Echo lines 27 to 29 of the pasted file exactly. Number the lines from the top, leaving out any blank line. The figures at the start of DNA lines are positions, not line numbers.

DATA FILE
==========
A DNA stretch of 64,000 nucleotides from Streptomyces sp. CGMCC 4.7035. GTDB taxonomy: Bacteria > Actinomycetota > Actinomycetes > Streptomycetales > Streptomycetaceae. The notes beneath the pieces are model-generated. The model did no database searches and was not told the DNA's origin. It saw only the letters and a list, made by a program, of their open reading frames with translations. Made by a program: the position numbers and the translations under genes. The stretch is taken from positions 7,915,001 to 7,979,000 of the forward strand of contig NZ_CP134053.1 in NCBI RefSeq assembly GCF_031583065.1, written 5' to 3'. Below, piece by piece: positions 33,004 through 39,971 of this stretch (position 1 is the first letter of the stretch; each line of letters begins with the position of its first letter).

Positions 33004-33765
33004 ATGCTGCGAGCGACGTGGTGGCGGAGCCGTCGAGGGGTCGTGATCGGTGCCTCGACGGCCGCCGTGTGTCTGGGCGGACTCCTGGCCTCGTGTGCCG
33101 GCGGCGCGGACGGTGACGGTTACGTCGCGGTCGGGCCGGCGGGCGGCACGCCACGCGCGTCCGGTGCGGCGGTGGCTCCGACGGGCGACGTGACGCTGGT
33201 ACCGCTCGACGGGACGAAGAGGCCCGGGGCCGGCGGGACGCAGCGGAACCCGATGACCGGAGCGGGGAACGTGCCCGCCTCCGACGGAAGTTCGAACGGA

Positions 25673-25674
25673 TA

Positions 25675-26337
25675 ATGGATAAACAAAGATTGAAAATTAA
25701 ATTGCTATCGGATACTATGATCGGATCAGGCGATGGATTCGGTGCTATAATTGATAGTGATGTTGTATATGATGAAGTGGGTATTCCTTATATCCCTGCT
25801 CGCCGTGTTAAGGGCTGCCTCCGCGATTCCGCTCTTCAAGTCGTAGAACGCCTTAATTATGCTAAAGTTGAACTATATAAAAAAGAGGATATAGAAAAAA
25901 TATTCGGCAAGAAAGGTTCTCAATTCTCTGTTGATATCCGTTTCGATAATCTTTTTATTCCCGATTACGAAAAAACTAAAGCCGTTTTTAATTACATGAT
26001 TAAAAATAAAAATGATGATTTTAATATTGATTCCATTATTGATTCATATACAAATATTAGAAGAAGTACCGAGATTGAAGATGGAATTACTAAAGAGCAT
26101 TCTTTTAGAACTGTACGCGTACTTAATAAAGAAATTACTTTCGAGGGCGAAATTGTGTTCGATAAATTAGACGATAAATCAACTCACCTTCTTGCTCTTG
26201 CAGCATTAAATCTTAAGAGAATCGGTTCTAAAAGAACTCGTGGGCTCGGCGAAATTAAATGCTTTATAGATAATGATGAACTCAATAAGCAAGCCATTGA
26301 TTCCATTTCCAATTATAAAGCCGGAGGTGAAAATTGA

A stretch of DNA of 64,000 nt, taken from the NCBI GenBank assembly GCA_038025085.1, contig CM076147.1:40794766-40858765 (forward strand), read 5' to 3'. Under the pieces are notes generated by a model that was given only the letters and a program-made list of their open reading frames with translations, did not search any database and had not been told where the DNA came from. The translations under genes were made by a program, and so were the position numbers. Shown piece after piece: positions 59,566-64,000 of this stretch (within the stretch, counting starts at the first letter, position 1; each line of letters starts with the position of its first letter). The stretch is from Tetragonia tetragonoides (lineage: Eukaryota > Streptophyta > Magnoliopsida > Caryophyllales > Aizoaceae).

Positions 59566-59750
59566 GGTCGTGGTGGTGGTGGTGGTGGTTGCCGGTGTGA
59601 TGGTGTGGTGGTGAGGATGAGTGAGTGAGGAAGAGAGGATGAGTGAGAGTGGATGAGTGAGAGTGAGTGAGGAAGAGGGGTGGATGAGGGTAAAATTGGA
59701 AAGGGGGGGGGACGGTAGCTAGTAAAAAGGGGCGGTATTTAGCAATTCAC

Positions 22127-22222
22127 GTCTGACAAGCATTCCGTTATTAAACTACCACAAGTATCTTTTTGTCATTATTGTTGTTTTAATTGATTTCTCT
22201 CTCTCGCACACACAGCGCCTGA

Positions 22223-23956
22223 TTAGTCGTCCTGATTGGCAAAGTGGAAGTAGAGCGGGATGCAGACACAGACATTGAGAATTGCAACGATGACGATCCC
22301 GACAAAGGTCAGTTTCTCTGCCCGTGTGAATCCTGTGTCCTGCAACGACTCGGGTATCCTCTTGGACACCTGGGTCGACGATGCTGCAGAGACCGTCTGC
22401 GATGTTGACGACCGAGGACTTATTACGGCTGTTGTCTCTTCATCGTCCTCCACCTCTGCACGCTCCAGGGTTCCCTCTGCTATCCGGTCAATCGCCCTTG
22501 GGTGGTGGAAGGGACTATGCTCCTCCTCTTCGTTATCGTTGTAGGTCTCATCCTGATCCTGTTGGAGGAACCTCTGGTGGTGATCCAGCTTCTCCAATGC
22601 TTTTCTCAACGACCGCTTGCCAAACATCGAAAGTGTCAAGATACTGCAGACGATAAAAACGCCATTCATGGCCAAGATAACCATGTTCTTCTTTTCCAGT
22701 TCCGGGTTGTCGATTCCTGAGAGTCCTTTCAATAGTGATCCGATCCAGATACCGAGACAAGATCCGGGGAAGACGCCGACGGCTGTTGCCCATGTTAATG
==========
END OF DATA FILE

22301 GACAAAGGTCAGTTTCTCTGCCCGTGTGAATCCTGTGTCCTGCAACGACTCGGGTATCCTCTTGGACACCTGGGTCGACGATGCTGCAGAGACCGTCTGC
22401 GATGTTGACGACCGAGGACTTATTACGGCTGTTGTCTCTTCATCGTCCTCCACCTCTGCACGCTCCAGGGTTCCCTCTGCTATCCGGTCAATCGCCCTTG
22501 GGTGGTGGAAGGGACTATGCTCCTCCTCTTCGTTATCGTTGTAGGTCTCATCCTGATCCTGTTGGAGGAACCTCTGGTGGTGATCCAGCTTCTCCAATGC